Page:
We’re not sure how The Matrix holds up today, but the first time we saw it, in the cinema, we were absolutely blown away.
It was like nothing we’d ever seen before, so much so that we paid to watch it a further 3 times!
The 1999 science fiction action film was written and directed by The Wachowskis and starred Keanu Reeves, Laurence Fishburne, Carrie-Anne Moss, Hugo Weaving and Joe Pantoliano.
The film depicts a dystopian future in which reality as perceived by most humans is a simulated reality called “The Matrix.”
“The Matrix” is created by sentient machines in order to subdue the human population whilst their body’s heat and electrical activity are harvested as an energy source.
Cybercriminal and programmar Neo learns this truth and is drawn into a rebellion against the machines.
This involves other people who have been freed from the “dream world.”
The film is known for making popular a visual effect called “bullet time.”
This is where the heightened perception of certain characters is represented by allowing the action within a shot to progress in slow-motion whilst the camera’s viewpoint appears to move through the scene at normal speed.
The film is a good example of the cyberpunk sub-genre.
The film contains various references to philosophical and religious ideas, and prominently pays homage to works such as Plato’s Allegory of the Cave, Jean Baudrillard’s Simulacra and Simulation and Lewis Carroll’s Alice’s Adventures in Wonderland.
The Wachowskis were inspired by their admiration for Japanese animation and martial arts films.
This informed their approach to action sequences, and the film’s use of fight choreographers and wire fu techniques from Hong Kong action cinema influenced subsequent Hollywood action film productions.
At it’s release on March 31, 1999, the film grossed over $460 million worldwide.
The film was well-received by critics and won four Academy Awards, as well as other accolades, including BAFTA Awards and Saturn Awards.
Reviewers praised The Matrix for its innovative visual effects, cinematography and entertainment value.
The film often appears on lists of the greatest ever science fiction films.
In 2012, it was added to the National Film Registry for preservation.
The success of the film led to the release of two feature film sequels, both written and directed by the Wachowskis: The Matrix Reloaded and The Matrix Revolutions.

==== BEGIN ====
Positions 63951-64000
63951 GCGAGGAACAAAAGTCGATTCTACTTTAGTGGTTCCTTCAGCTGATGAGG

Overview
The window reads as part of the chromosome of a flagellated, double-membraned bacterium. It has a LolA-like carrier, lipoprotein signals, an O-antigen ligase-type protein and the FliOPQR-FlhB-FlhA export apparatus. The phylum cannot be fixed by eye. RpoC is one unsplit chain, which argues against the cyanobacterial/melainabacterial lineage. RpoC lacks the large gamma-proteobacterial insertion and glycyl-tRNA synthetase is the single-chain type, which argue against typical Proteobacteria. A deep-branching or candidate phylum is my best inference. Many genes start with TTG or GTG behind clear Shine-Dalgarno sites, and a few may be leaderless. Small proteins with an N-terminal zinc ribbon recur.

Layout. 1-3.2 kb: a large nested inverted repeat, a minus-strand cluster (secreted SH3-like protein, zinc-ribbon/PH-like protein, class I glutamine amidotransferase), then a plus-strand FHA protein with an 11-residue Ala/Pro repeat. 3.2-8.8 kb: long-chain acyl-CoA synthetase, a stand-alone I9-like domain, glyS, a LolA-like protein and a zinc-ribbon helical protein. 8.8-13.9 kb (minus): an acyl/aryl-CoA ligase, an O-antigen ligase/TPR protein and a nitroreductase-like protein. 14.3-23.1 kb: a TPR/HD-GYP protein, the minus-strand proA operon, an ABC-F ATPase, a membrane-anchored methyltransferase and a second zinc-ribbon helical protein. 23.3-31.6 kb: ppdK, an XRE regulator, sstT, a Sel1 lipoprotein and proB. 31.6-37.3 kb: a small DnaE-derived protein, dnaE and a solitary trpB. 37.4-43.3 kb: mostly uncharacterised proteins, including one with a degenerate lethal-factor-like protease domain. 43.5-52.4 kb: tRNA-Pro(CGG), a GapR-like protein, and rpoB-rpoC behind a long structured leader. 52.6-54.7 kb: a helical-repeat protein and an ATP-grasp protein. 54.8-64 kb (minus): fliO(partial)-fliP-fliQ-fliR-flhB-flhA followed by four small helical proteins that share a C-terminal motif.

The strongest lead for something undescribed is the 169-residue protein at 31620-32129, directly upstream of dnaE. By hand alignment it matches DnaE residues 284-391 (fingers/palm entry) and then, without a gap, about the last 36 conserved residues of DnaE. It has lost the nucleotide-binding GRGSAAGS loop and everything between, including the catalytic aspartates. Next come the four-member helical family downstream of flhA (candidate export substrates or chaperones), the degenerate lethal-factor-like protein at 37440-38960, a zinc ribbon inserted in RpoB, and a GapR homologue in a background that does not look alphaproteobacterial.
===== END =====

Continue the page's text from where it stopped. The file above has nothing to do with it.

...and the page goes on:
The franchise was further expanded through the production of comic books, video games and animated short films, in which the Wachowskis were heavily involved, and even inspired books and theories on ideas in religion and philosophy.
So how much do you know about this classic 90s film? You’re about to find out, with the following ‘14 Things You May Not Have Realised About The Matrix’…
And if you continue clicking to the end, you can see what the cast of The Matrix look like now compared to back in 1999. It’s surprising what some of them have gotten up to in the years since.
1. It Started Out As A Comic Book Idea
Filmmakers The Wachowski Brothers originally expected their story for the The Matrix to be a comic
The two had both previously written comic books for Marvel.
Comics were also released during the production of the first film.
During production of the first film, the Wachowskis and Spencer Lamm, who ran the film’s official website, developed comics based on the setting of the film.
They were published free of charge on the website.
These and a few short stories were released in three series from 1999 to 2003, with several of them (along with new material) collected in two print volumes in 2003 and 2004.
The Wachowskis themselves contributed “Bits and Pieces”, a prequel to the movie that explains the origins of the Matrix, featuring illustrations by Geof Darrow, the movie’s conceptual designer.
2. Four Big Name Actors Turned Down The Role Of Neo
Will Smith turned down the role of Neo to make Wild Wild West (oooops!)
Nicolas Cage turned down the part due to ‘family obligations’.
Brad Pitt and Val Kilmer were also reported to have said no.
Brad Pitt of course starred as Tyler Durden in Fight Club the same year as The Matrix.
Val Kimer starred in the less cool film, At First Sight.
In an interview with Wired, Smith said, “I would have absolutely messed up ‘The Matrix.’
“At that point I wasn’t smart enough as an actor to let the movie be — whereas Keanu was.”
3. The Directors Wanted Johnny Depp
According to, the film’s composer, was Lana and Andy’s first choice for Neo.
Warner Bros. wanted
After Kilmer and Brad Pitt said no, Warner Bros. was willing to consider Johnny Depp.
Then it came between Johnny Depp and, who Warner Bros. was pushing.
We’re sure that this had no detrimental effect on Depp’s career.
He’s gone into star in some of the biggest franchises on the planet, including Pirates of the Caribbean, Alice in Wonderland and Fantastic Beasts and Where To Find Them.
He is a favourite actor of Tim Burton’s and has starred in nearly every one of his films.